FentonBergeron2008

Reference

Fenton, N.J., Bergeron, Y. (2008) Does time or habitat make old-growth forests species rich? Bryophyte richness in boreal Picea mariana forests. Biological Conservation, 141(5):1389-1399.

Abstract

The relative importance of time since disturbance and habitat variables in creating diversity in old-growth forests will influence conservation strategies. However, the independent roles of these factors are not well understood, as they are rarely examined independently This study examines the respective roles of habitat variables and time (stand age) in determining bryophyte diversity in Picea mariana (Mill. (BSP)) forests. Bryophytes are frequently used as indicators of old-growth forest, but their true dependence on forest continuity is unknown. Bryophytes were classified into taxonomic-habitat guilds: true mosses (forest), forest liverworts, bog liverworts and sphagna (bog). Diversity increased with age and peaked at approximately 275 years since fire, driven by liverworts. Multiplicative habitat modeling indicated that time and habitat played different roles for the different taxonomic-habitat guilds. True mosses and forest liverworts were primarily influenced by habitat variables, while sphagna and bog liverworts were influenced by time and habitat variables. The models for sphagna were particularly strong, indicating that many important factors were included, while forest liverwort models were particularly weak. This unexplained variability may represent site specific random factors, such as secondary disturbances that create habitat in a fully occupied space. Overall, high richness was created by small species dependent on habitat variables and chance factors for establishment. Therefore, time since disturbance was not the primary factor limiting richness in these forests. These results suggest that in boreal North America, where forest fragmentation is limited and recent, conservation strategies that emphasize habitat variables rather than forest continuity may be effective for some bryophytes. (C) 2008 Elsevier Ltd. All rights reserved.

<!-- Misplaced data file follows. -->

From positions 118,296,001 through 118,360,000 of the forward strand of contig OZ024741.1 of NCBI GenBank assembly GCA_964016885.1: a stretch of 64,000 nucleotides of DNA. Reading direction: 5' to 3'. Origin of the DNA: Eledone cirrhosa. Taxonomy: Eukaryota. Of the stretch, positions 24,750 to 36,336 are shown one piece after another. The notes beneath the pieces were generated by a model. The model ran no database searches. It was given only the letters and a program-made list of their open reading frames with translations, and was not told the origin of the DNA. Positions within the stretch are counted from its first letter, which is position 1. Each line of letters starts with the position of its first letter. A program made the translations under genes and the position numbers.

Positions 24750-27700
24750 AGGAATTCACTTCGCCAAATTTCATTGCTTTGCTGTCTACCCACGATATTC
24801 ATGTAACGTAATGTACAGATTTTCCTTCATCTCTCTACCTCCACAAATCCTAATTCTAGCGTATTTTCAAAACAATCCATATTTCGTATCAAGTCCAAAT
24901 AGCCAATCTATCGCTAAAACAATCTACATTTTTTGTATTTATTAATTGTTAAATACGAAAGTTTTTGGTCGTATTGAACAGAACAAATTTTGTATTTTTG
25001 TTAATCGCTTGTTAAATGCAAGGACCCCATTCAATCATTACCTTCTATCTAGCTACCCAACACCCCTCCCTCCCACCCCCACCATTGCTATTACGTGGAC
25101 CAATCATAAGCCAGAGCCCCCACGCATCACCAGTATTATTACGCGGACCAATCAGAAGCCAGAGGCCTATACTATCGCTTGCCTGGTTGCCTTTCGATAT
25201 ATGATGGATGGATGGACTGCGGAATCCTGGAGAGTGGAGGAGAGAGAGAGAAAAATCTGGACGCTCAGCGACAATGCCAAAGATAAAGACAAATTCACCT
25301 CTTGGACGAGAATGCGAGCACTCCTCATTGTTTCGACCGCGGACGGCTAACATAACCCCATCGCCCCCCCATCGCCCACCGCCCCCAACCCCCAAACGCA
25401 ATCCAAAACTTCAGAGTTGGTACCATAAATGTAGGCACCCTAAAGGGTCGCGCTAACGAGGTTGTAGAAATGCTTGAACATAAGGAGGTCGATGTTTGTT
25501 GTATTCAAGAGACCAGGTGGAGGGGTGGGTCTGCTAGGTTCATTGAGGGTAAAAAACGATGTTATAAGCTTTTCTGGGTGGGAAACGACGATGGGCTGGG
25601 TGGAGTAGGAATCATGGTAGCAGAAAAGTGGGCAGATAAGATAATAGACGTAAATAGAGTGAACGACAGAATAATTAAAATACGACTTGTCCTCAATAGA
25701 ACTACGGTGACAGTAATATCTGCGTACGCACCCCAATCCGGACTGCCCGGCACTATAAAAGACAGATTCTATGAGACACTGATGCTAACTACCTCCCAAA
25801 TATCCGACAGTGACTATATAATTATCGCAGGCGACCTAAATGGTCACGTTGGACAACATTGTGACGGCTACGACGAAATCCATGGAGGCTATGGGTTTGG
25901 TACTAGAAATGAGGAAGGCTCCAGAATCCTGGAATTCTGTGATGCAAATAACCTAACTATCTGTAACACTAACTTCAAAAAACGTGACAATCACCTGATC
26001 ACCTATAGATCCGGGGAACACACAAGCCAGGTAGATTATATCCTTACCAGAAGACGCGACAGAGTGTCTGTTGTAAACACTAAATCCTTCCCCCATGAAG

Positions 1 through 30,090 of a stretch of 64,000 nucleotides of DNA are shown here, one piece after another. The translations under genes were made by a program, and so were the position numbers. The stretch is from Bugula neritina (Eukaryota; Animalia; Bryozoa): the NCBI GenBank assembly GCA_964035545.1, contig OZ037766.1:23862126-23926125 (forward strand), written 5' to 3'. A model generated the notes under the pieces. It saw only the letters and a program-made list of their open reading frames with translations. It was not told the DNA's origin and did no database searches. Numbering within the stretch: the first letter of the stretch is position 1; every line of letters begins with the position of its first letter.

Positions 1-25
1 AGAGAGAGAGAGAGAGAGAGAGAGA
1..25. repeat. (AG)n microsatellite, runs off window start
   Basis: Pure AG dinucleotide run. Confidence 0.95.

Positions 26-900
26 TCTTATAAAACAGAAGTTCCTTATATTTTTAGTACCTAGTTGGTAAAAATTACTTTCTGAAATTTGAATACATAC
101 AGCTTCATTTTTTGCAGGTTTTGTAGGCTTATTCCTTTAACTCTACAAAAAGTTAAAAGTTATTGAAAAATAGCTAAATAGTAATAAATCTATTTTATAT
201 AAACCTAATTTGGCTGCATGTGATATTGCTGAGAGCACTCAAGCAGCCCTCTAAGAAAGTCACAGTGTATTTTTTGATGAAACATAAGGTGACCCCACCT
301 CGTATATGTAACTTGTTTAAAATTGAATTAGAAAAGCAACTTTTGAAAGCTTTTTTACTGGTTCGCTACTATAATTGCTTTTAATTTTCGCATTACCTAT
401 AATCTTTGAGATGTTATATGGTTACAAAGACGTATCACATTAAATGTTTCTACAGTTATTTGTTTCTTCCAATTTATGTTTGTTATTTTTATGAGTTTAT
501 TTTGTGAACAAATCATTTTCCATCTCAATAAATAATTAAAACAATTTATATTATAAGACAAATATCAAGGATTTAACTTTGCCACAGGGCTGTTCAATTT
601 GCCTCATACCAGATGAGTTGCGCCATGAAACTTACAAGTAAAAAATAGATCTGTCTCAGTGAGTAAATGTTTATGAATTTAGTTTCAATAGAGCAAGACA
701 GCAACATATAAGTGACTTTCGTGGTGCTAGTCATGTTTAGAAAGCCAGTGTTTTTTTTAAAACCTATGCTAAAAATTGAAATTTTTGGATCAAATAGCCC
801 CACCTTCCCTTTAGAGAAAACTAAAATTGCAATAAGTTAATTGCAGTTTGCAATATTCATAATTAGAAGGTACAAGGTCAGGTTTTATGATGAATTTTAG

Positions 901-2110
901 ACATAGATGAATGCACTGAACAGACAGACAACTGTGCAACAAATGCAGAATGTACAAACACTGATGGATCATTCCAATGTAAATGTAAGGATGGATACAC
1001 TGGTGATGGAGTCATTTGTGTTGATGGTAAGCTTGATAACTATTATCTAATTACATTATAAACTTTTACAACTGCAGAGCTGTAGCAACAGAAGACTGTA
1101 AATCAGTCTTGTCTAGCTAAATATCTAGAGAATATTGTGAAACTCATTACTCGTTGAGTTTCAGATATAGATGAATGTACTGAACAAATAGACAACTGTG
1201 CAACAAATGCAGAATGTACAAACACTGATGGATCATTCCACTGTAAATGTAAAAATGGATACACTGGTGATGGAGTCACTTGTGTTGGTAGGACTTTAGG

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@ARTICLE { FentonBergeron2008,
    AUTHOR = { Fenton, N.J. and Bergeron, Y. },
    TITLE = { Does time or habitat make old-growth forests species rich? Bryophyte richness in boreal Picea mariana forests },
    JOURNAL = { Biological Conservation },
    YEAR = { 2008 },
    VOLUME = { 141 },
    PAGES = { 1389-1399 },
    NUMBER = { 5 },
    MONTH = { may },
    AF = { Fenton, Nicole J.EOLEOLBergeron, Yves },
    DE = { black spruce; dispersal; liverworts; micro-habitat; mosses; sphagna },
    PG = { 11 },
    SN = { 0006-3207 },
    UT = { ISI:000257008400021 },
    ABSTRACT = { The relative importance of time since disturbance and habitat variables in creating diversity in old-growth forests will influence conservation strategies. However, the independent roles of these factors are not well understood, as they are rarely examined independently This study examines the respective roles of habitat variables and time (stand age) in determining bryophyte diversity in Picea mariana (Mill. (BSP)) forests. Bryophytes are frequently used as indicators of old-growth forest, but their true dependence on forest continuity is unknown. Bryophytes were classified into taxonomic-habitat guilds: true mosses (forest), forest liverworts, bog liverworts and sphagna (bog). Diversity increased with age and peaked at approximately 275 years since fire, driven by liverworts. Multiplicative habitat modeling indicated that time and habitat played different roles for the different taxonomic-habitat guilds. True mosses and forest liverworts were primarily influenced by habitat variables, while sphagna and bog liverworts were influenced by time and habitat variables. The models for sphagna were particularly strong, indicating that many important factors were included, while forest liverwort models were particularly weak. This unexplained variability may represent site specific random factors, such as secondary disturbances that create habitat in a fully occupied space. Overall, high richness was created by small species dependent on habitat variables and chance factors for establishment. Therefore, time since disturbance was not the primary factor limiting richness in these forests. These results suggest that in boreal North America, where forest fragmentation is limited and recent, conservation strategies that emphasize habitat variables rather than forest continuity may be effective for some bryophytes. (C) 2008 Elsevier Ltd. All rights reserved. },
    KEYWORDS = { FIRE SEVERITY; SWAMP FORESTS; DEAD WOOD; DIVERSITY; BIODIVERSITY; PLANT; COMMUNITIES; VEGETATION; SPHAGNUM; DYNAMICS },
    OWNER = { brugerolles },
    TIMESTAMP = { 2008.07.11 },
}

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